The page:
Two and a half centuries after their discovery, the fossil remains of a mysterious creature has been identified as a new species. The remains turned out to belong to Mystriosaurus Iaurillardi – a Jurassic relative of modern-day crocodiles.
The fossils were discovered in Altdorf, a town in southern Germany, in the 1770s, and were established as the holotype of Mystriosaurus Iaurillardi. This means that the M.laurillardi species was discovered, described and established based on that particular fossil skull. Meanwhile, another fossil skull, found in Yorkshire, UK in the 1800s, was identified as belonging to the species Steneosaurus bollensis. Both species existed at the same time but had clear differences in anatomy. Moreover, the Mystriosaurus laurillardi was believed to have been a subspecies of S. bollensis. The recent reassessment in which Edinburgh scientists took part, compared the two skulls, revealing that both skulls belong to the Mystriosaurus, and even more significantly, discovered that, contrary to the existing belief, Mystriousaurus was a whole separate genus which S. bollensis was a part of.
During the Jurassic era, the map of Europe looked different from the one we know today, where the continent was fragmented into groups of islands. The geographical range of the two findings illustrate that M.laurillardi was a marine species, like a modern day saltwater crocodile, and could swim easily between the islands. It had a long snout and pointed teeth and preyed on fish. One of the main features that allowed scientists to distinguish its fossils from the others was the location and position of the nostrils. In M. laurillardi the nostrils are at the end of the snout facing forwards, whereas in other fossils and modern day crocodiles the nostrils are on the top of the nose.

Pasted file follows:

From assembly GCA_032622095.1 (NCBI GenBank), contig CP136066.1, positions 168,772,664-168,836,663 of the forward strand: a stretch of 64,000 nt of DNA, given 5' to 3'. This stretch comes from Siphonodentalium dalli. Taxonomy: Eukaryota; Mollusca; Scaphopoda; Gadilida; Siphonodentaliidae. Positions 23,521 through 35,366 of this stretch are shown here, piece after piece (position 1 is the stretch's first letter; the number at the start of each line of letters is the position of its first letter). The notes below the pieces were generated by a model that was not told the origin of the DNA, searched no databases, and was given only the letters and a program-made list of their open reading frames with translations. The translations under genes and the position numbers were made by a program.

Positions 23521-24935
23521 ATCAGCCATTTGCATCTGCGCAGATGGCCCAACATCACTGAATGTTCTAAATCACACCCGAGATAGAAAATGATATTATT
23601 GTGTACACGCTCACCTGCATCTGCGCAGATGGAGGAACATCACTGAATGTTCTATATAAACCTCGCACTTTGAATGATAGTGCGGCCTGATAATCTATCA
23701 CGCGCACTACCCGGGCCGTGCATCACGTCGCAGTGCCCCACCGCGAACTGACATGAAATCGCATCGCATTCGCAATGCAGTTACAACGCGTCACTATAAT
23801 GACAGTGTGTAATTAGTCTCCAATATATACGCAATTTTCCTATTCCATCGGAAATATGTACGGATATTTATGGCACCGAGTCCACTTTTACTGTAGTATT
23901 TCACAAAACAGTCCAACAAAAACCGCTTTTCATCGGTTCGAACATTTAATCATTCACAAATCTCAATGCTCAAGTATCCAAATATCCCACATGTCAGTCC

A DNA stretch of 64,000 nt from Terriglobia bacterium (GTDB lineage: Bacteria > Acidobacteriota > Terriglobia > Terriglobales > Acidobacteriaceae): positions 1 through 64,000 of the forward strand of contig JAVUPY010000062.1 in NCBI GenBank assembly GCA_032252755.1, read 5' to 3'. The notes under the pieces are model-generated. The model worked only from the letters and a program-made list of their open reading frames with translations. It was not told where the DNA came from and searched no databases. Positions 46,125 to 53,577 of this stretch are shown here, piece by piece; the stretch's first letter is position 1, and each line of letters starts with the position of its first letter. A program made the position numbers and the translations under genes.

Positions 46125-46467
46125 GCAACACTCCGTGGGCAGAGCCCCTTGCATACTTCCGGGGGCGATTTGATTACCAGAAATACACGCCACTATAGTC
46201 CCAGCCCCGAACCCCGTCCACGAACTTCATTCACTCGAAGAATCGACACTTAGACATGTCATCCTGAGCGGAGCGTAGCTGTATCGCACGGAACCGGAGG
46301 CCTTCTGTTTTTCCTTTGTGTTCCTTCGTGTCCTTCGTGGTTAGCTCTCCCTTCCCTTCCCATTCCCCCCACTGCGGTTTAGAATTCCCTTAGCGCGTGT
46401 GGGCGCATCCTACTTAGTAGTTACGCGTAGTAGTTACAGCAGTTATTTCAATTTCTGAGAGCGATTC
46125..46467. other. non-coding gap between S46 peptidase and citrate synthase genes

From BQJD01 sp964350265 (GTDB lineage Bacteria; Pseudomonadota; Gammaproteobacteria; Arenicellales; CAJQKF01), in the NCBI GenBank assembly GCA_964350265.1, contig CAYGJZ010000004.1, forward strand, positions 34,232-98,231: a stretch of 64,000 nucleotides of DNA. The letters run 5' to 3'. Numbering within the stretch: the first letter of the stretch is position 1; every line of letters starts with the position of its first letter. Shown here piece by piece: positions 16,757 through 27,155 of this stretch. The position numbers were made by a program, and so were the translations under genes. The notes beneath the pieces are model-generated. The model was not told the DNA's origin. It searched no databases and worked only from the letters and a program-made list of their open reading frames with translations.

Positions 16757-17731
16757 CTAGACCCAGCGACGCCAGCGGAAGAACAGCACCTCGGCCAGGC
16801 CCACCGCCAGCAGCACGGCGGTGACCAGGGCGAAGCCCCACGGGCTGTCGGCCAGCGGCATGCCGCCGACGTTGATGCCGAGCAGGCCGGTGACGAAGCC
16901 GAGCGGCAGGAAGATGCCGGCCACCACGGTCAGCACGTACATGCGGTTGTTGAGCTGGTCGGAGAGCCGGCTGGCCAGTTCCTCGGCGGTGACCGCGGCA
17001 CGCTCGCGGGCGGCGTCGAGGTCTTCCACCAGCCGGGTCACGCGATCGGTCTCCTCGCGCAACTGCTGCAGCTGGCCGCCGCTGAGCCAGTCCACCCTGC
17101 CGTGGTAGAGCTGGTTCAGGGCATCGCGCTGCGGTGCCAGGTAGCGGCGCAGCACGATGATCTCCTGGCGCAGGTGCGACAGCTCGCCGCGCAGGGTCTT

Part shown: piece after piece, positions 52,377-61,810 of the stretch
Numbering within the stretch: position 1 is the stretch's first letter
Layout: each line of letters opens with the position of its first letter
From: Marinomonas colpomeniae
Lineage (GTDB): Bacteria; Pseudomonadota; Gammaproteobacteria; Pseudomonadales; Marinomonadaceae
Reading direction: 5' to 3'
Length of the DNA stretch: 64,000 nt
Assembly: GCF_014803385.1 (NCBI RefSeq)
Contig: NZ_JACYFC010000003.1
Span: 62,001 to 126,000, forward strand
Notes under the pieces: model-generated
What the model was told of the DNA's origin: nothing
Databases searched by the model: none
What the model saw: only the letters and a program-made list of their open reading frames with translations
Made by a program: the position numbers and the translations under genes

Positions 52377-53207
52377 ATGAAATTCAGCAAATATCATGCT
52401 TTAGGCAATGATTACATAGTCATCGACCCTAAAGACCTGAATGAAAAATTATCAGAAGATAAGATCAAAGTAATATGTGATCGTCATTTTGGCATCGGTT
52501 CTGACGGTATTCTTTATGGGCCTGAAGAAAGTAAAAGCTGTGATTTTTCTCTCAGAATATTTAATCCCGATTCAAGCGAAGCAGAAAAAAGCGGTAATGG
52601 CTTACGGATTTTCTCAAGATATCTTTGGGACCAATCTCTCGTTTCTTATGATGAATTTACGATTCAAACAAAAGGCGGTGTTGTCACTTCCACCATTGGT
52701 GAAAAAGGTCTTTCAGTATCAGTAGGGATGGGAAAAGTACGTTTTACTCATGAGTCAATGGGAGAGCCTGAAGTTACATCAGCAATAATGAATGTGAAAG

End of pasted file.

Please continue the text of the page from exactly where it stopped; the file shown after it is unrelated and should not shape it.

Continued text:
The holotypes of the two species have never been compared before and haven’t been redescribed for the past 100 years, so to carry out the study many different methods were employed. The skulls were measured and compared in detail. The scientists looked at and recorded the position of different bones as well as the nostrils and carried out the comparison based on this information. Additionally, they analysed its evolutionary relationships with other species and concluded that Mystriosaurus Iaurillardi is more closely related to the Chinese telesauroid than any other fossil species.
According to Dr Mark Young, from the School of GeoSciences at the University of Edinburgh, this discovery is crucial for the understanding of the diversification of crocodiles in the Jurassic era. Between 200 and 180 million years ago there was a rapid increase in their biodiversity, and it is still poorly understood and understudied today.
Written by Natalie Nosenko and edited by Tara Wagner-Gamble